Writing a good job description isn't a major challenge - but it is important, and it's a good idea to update job descriptions as they change with the shifting nature of your business.
Job descriptions are useful to have on hand during interviews, and they should always be attached to employee manuals, so that employees have a clear idea about what is expected of them. You may also find job descriptions useful during periodic reviews, as they can be used to establish a benchmark for comparison and a springboard for discussion.
To write a strong job description:
Talk to the person doing the job. If possible, talk to the person who is already doing the job. Ask him or her to come up with a list of tasks regularly performed as part of the job. You may also want to consult the employee's supervisor, if applicable, and make sure to ask about what isn't part of the job in the view of the employee.
You may find it helpful to simply ask the employee to write a brief job description; you can use this as a starting point for your own formal job description.
Think about what you expect from a person serving in the position you are trying to describe. Even after getting someone to talk about what she or he does on the job, you probably have a few ideas of your own. Jot down a list of things you associate with the position, and if you have received a job description from the employee actively in the position, compare his ideas of what his job entails with your own.
When coming up with a list of tasks, think about anything and everything someone in that position might be asked to do. You may also come up with a list of things that are outside the scope of that position in the company.
Organize your ideas by importance. Obviously, not every task is of equal importance. You should be able to come up with three to six things which are crucial; if you're writing a job description for a secretary, for example, you might include answering phones, preparing business correspondence, making copies, and assisting visitors to your business on a list of crucial job-related tasks.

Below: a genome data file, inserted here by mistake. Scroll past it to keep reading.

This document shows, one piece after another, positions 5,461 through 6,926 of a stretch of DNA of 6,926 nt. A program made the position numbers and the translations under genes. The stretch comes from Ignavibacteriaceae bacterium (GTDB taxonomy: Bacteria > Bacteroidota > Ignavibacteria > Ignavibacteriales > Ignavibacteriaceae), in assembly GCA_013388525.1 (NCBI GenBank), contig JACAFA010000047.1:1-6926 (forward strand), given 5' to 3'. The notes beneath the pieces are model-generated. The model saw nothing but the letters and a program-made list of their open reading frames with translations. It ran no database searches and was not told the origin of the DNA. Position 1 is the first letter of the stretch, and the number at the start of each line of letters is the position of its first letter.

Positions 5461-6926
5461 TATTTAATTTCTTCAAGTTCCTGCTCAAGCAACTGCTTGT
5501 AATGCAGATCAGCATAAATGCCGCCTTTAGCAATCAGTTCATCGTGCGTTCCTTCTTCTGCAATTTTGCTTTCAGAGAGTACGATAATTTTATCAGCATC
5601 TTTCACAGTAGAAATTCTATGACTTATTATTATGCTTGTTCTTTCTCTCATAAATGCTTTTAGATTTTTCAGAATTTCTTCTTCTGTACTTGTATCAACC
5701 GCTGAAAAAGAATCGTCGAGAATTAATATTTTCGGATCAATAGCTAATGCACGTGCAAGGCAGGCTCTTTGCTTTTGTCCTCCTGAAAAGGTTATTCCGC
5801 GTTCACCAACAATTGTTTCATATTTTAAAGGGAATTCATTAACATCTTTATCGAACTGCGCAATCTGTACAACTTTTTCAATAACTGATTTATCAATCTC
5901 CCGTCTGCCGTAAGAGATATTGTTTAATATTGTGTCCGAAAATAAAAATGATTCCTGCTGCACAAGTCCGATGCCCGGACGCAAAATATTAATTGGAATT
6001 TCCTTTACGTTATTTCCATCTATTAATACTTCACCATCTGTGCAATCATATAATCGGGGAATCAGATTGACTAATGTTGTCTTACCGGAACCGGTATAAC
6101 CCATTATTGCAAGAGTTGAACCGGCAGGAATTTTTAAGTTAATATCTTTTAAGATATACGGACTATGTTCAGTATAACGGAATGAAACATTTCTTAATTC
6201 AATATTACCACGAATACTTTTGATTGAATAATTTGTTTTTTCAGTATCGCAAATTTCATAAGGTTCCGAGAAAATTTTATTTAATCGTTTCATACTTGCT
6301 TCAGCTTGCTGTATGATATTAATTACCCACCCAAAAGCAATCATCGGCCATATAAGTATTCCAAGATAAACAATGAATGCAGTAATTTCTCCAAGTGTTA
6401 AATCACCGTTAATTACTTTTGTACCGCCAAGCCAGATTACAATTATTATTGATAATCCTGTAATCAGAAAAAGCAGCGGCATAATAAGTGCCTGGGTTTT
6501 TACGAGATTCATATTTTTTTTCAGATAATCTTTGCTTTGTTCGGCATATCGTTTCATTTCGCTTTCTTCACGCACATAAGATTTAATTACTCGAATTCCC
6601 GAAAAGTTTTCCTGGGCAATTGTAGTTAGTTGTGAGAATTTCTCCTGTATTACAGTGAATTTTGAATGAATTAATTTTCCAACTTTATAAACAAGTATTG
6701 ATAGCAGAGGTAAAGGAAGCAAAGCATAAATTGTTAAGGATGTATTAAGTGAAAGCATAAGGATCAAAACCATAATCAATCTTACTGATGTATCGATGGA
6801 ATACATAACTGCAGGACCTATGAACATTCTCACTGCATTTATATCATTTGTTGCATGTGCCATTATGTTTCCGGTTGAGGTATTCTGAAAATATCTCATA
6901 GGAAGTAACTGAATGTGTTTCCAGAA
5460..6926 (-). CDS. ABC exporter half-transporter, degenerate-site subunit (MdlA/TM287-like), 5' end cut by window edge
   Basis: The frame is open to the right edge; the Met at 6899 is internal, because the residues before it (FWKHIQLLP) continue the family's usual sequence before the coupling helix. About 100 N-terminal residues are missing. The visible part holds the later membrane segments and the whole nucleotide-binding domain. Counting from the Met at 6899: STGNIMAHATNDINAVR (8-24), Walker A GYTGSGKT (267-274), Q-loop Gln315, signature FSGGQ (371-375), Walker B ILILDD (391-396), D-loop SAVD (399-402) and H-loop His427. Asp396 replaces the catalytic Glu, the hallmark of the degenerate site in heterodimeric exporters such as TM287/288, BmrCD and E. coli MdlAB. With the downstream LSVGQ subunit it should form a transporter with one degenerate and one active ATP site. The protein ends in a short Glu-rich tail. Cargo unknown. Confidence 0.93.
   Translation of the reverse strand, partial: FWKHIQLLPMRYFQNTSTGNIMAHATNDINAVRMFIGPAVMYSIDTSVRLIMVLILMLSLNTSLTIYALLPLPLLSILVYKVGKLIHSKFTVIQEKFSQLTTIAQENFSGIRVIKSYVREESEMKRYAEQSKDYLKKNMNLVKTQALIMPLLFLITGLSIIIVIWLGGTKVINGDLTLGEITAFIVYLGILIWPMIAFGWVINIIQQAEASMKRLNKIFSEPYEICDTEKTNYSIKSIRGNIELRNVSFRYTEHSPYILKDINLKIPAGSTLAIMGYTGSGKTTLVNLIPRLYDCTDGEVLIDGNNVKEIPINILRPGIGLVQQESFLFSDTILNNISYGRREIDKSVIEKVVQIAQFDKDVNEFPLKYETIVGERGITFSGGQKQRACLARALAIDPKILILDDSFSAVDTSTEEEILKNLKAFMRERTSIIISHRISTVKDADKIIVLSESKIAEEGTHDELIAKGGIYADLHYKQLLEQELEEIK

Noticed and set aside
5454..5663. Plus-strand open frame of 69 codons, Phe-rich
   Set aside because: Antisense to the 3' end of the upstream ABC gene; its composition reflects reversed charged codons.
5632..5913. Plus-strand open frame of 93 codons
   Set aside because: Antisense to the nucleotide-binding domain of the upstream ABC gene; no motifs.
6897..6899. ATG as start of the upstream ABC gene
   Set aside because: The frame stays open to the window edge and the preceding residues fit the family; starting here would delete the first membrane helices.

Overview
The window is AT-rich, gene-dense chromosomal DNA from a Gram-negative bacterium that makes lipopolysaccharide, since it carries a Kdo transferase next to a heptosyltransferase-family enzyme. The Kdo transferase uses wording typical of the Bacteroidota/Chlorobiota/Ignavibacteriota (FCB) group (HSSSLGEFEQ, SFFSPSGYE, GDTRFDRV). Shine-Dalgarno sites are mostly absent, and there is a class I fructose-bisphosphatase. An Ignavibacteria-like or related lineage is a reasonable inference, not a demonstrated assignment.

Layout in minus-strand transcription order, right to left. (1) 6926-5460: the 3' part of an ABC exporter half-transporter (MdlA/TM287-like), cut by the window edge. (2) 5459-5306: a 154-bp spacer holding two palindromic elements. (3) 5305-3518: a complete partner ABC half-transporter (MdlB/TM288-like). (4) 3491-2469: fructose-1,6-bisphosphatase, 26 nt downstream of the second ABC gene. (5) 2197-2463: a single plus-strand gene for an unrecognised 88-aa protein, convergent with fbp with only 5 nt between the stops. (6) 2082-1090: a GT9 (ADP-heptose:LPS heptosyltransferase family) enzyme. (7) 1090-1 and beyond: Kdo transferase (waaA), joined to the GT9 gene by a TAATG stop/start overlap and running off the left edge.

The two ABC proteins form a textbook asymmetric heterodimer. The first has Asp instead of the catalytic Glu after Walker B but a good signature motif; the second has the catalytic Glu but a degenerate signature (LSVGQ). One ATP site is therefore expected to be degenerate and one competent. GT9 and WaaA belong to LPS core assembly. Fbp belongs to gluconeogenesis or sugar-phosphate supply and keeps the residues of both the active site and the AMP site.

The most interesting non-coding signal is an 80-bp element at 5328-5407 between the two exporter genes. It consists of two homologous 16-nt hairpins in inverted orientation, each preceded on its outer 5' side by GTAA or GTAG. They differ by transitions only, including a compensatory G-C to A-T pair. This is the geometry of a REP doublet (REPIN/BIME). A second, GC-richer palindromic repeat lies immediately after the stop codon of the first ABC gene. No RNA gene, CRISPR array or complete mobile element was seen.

Divide your list into tasks that are integral, tasks that are commonly performed, and incidental tasks. If the employee already in the position has written up a job description or list of duties, you may want to ask him or her to note which tasks are most important or performed most frequently.
Write the actual job description. With your organized lists, this should be a snap. You want to keep the job description brief, so as not to be overwhelming, but also accurate. Some jobs require more detailed descriptions than others, but a job description should ideally never exceed a page. Some positions may require only a brief explanation; a clerk at an ice cream shop, for example, has a much less complex job than the head of human resources.
If there are specific legal issues associated with the job, be sure to spell those out in a job description, with a note that a full discussion of the employee's legal rights and responsibilities can be found in the employee handbook.
Keep your job descriptions current. Keep all of the job positions for your company in one location, making it easy to update them quickly. When an employee leaves your company, ask him to review the latest version of his job description as part of the exit interview, to see if there are any changes that should be made. During the exit interview, also be sure to ask if there was anything about the position that the employee wish had been made clearer when he or she started.
A good job description makes employees feel more confident and secure, and it can also clarify someone's function in an office. Make sure that all employees have current job descriptions, and that supervisors have copies of the job descriptions for the people they oversee, so that they understand what you are expecting from all of your employees. You can get tips on how to write and implement business plans with a good online business management course.
s.e. smith is a connoisseur of literature, adventures, and fine food who loves sharing knowledge with others and putting her otherwise marginally useful liberal arts degree to good use.